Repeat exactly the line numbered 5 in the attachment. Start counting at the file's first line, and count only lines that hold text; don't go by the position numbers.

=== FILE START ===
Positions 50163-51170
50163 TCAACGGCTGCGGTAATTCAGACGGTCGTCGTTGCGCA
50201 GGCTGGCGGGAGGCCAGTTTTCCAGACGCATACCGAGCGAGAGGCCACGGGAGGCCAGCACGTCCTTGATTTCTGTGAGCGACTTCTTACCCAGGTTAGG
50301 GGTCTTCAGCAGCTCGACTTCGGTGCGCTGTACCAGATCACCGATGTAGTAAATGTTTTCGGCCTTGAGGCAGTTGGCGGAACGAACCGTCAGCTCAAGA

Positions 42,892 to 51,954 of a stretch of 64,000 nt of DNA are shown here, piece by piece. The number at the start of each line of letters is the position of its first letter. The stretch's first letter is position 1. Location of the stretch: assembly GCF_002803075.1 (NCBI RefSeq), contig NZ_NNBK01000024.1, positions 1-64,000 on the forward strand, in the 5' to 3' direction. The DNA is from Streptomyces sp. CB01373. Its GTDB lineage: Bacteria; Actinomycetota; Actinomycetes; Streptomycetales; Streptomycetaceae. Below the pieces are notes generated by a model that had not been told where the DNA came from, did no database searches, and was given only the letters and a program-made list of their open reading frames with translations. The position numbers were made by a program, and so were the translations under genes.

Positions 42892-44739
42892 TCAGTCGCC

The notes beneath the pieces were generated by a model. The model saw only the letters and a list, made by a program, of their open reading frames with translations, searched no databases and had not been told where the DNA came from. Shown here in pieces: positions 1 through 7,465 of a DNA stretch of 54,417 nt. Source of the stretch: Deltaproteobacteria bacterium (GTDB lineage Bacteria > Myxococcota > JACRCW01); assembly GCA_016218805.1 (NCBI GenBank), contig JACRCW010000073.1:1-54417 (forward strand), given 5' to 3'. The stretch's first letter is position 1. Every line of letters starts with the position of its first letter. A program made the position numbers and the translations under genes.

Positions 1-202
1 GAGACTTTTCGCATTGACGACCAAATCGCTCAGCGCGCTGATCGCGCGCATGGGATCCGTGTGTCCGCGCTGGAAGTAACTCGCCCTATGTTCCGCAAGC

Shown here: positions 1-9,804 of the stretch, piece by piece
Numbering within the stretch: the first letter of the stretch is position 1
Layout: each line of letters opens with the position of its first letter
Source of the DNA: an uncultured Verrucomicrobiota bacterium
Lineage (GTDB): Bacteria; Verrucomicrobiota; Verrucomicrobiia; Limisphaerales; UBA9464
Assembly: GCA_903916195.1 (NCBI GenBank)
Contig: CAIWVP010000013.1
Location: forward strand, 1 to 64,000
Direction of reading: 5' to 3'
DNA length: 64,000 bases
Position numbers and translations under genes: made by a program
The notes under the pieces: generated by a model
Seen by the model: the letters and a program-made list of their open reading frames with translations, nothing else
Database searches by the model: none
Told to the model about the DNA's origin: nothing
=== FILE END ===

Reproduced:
Positions 42,892 to 51,954 of a stretch of 64,000 nt of DNA are shown here, piece by piece. The number at the start of each line of letters is the position of its first letter. The stretch's first letter is position 1. Location of the stretch: assembly GCF_002803075.1 (NCBI RefSeq), contig NZ_NNBK01000024.1, positions 1-64,000 on the forward strand, in the 5' to 3' direction. The DNA is from Streptomyces sp. CB01373. Its GTDB lineage: Bacteria; Actinomycetota; Actinomycetes; Streptomycetales; Streptomycetaceae. Below the pieces are notes generated by a model that had not been told where the DNA came from, did no database searches, and was given only the letters and a program-made list of their open reading frames with translations. The position numbers were made by a program, and so were the translations under genes.